Supreme Court Forbids Mandatory Life Sentences Without Parole for Juveniles

UPDATED Tuesday, 9:23 a.m.: WASHINGTON – Advocates for juvenile justice reform applauded the U.S. Supreme Court’s landmark 5-to-4 ruling yesterday that children under 18 could not be handed life imprisonment sentences without hope of release – even if convicted of murder – without taking into account their age and other extenuating circumstances at the time of the crime. “Held: The Eighth Amendment forbids a sentencing scheme that mandates life in prison without possibility of parole for juvenile homicide offenders,” read the majority opinion written by Justice Elena Kagan, which combined the court’s ruling on two cases, Jackson v. Hobbs and Miller v. Alabama. Chief Justice John Roberts wrote the dissenting opinion, joined by Justices Samuel Alito, Antonin Scalia and Clarence Thomas, sharply disagreeing that such sentences constituted cruel and unusual punishment for what were “heinous” crimes to society. “Put simply, if a 17-year-old is convicted of deliberately murdering an innocent victim, it is not ‘unusual’ for the murderer to receive a mandatory sentence of life without parole,” Roberts wrote. Kagan responded in a footnote to her opinion that she finds it ironic that the dissenters are holding a 14-year-old’s actions to the same standard as a 17-year-old’s, given that the main finding of the majority is that courts must take individual circumstances into account before deciding on a sentence.

BREAKING: Supreme Court Strikes Down Juvenile Mandatory LWOP

Updated: 12:07 p.m. In a 5-4 decision issued Monday morning, the Supreme Court ruled the Eighth Amendment prohibits mandatory sentences of life without possibility of parole for juveniles (JLWOP). The decision stems from two cases—Jackson v Hobbs and Miller v Alabama—involving 14-year-olds convicted of murder and sentenced to mandatory life terms.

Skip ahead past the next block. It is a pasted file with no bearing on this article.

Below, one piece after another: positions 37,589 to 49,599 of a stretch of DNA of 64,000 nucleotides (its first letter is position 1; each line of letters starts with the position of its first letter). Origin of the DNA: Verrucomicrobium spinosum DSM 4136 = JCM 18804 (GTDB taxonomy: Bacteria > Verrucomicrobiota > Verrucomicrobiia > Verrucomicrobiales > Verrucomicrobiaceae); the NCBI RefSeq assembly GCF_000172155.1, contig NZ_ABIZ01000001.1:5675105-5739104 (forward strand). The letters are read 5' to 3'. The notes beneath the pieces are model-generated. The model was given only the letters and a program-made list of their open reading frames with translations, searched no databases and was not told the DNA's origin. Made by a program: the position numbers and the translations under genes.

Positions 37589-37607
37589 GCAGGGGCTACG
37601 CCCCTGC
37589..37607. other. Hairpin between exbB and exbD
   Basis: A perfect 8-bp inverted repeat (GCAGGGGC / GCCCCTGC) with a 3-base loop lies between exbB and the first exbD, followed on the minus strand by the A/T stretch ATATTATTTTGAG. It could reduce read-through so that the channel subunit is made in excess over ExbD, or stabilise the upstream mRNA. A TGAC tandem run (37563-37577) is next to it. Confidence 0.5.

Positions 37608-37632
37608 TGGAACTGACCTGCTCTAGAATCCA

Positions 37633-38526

Justice Elena Kagan wrote the majority opinion, holding that mandatory JLWOP violates the Eighth Amendment’s prohibition of cruel and unusual punishment, citing as precedent Roper v Simmons. “That right ‘flows from the basic “precept of justice that punishment for crime should be graduated and proportioned,” to both the offender and the offense,’ ” Kagan wrote. Chief Justice John Roberts wrote the dissenting opinion.

The High Court Should Give Juveniles the Chance to Prove They Have Changed

I suppose it was difficult to imagine Louis Perez changing course. He was only 14 years old when I met him in a probation camp, and yet, he seemed entrenched in the deepest, lethal absence of hope. Unable at that young age to transform his pain of abuse, abandonment and torture, he seemed set on a path doomed to transmit his pain forever. Now, almost 20 years later, after considerable prison time and having been stuck in a desperate cycle of gang violence and drugs, Louis runs things for me at Homeboy Industries, the nation’s largest gang rehab and re-entry program. It shouldn’t surprise us that children and teenagers aren’t the same people once they become adults.

U.S. Supreme Court Heard Key Juvenile Cases Tuesday

Story by John Kelly and Ryan Schill

Today, the Supreme Court will hear oral arguments in two murder cases that resulted in mandatory life without parole (LWOP) sentences for juvenile offenders, both of whom were 14 at the time of crime. At the heart of both cases is the question of the constitutionality of sentencing a minor to die in prison. Below is a primer with everything you need to know about Tuesday’s oral arguments, and what events led up to them. The issue

Life without the possibility of parole, which has the common shorthand of LWOP, is the most severe penalty other than death that is handed down to convicts. A prisoner who receives an LWOP sentence will never have the opportunity to become a free citizen again, regardless of his or her attempts to rehabilitate in prison.

High Court to Rule on Constitutionality of Life Sentences for Minors Convicted of Murder

The U.S Supreme Court is set to hear two cases that will test the constitutionality of sentencing juveniles convicted of murder to life imprisonment without the possibility of parole. Last month, the nation’s highest court agreed to review Miller v. Alabama and Jackson v. Hobbs, two cases involving juveniles convicted of murder, to determine whether life imprisonment sentences for minors found guilty of homicide is a violation of the Eighth Amendment’s ban on cruel and unusual punishment. Evan Miller and Kuntrell Jackson were both found guilty of committing capital murder when they were 14. In 2003, Miller was found guilty of beating his neighbor, Cole Cannon, with a baseball bat and subsequently setting fire to his trailer home, where Cannon died from smoke inhalation. In 1999, Jackson, then an Arkansas youth, was charged with felony murder stemming from a video store robbery, in which an accomplice shot and killed clerk Laurie Troup.